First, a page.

The Ten Commandments in Public Spaces
I learned them like this:
Number one, we've just begun: God should be first in your life.
Number two's the idol rule: Those graven images aren't nice.
Number three: God's name should be never taken in jest.
Number four: The Sabbath's for God's worship and for rest.
Number five: We all should strive to honor father and mother.
Number six: Don't get your kicks from killing one another.
Number seven: Life is heaven when you're true to your mate.
Number eight: Don't steal and break these rules for goodness's sake!
Number nine: Don't be the kind who goes around telling lies.
Number ten: Don't covet when you see your neighbor's house, or wife.
Hard to see why four commandments about worshiping God and six commandments for getting along with others which (we should have learned as children) need to be more promenant in the nation's concience. Especially when those ideas aren't present in the own congressman's head.
Oh, wait. We must be talking about the *idea* of the Ten Commandments. This imagines that the Ten Commandments are a set of rules that 1.) I'm already living and 2.) if others also lived by, society be perfect.
Notice the things the Ten Commandments do not talk about: Feeding the hungry, sheltering the homeless, providing homes for orphans and widows, charging only a reasonable amount of interest on loans, not taking away livelihoods when developing a business interest, being hospitable to all immigrants -- illegal or not. Perhaps these items, which the Bible spends a whole lot more time on than the Ten Commandments, are a bit inconvenient for our legislatorial friends. Perhaps they are more comfortable with telling others what to do with their Sunday than they are asking themselves if their actions are making people poorer.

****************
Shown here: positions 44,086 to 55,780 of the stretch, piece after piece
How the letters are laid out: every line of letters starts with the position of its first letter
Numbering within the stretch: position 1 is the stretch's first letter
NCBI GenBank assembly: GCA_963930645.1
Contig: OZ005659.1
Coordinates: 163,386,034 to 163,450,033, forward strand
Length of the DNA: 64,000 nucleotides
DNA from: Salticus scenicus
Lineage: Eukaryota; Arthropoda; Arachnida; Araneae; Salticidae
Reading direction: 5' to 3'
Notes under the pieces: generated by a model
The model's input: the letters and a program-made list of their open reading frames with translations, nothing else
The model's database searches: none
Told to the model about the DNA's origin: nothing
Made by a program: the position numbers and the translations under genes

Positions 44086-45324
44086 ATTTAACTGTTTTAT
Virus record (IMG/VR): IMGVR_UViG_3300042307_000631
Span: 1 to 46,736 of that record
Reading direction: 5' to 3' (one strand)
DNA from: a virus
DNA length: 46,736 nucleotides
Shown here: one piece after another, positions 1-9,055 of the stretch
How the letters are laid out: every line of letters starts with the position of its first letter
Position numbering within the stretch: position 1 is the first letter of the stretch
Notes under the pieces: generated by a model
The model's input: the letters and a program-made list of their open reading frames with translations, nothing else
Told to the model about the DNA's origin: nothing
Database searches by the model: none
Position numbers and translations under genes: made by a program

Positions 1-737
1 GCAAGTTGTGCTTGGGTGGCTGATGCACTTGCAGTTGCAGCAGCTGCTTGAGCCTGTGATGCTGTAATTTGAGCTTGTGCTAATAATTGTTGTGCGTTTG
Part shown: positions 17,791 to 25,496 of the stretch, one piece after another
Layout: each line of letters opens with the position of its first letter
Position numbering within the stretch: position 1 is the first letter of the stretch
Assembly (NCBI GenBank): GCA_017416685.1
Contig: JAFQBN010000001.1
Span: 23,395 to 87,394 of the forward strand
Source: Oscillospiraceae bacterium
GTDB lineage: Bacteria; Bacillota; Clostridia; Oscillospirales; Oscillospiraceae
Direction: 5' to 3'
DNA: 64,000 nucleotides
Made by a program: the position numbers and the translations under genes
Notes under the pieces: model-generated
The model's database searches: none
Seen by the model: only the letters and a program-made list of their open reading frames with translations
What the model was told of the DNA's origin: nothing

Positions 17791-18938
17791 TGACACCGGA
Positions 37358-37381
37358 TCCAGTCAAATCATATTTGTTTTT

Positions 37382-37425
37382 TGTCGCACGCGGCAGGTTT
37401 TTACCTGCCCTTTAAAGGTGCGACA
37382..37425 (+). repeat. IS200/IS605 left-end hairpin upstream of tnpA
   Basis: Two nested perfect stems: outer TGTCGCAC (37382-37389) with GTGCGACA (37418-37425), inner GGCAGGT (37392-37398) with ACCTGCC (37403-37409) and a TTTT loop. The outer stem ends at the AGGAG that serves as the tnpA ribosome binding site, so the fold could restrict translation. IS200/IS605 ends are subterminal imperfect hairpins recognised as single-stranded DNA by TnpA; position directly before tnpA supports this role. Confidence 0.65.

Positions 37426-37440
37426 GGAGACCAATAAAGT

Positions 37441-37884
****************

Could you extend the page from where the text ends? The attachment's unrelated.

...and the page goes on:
Also notice that the Ten Commandments do not prohibit flag burning, or homosexuality, or speech criticising the king. They do not tell women they should be subordinate to men and they do not tell men they are justified in taking home a larger paycheck. They do not tell people to read the bible or to go to church or to keep their hair short or long depending on gender. They don't mandate a nuclear family, or make English the national language. They don't require prayer in schools or at the beginning of baseball games.
One thing they do tell us, though: Thou shalt not use the name or images related to God in a way that does not honor God. To my mind, this includes trying to post copies (usually graven) of the ten commandments in places where it makes the stranger or the outsider wonder if they're going to get a fair trial.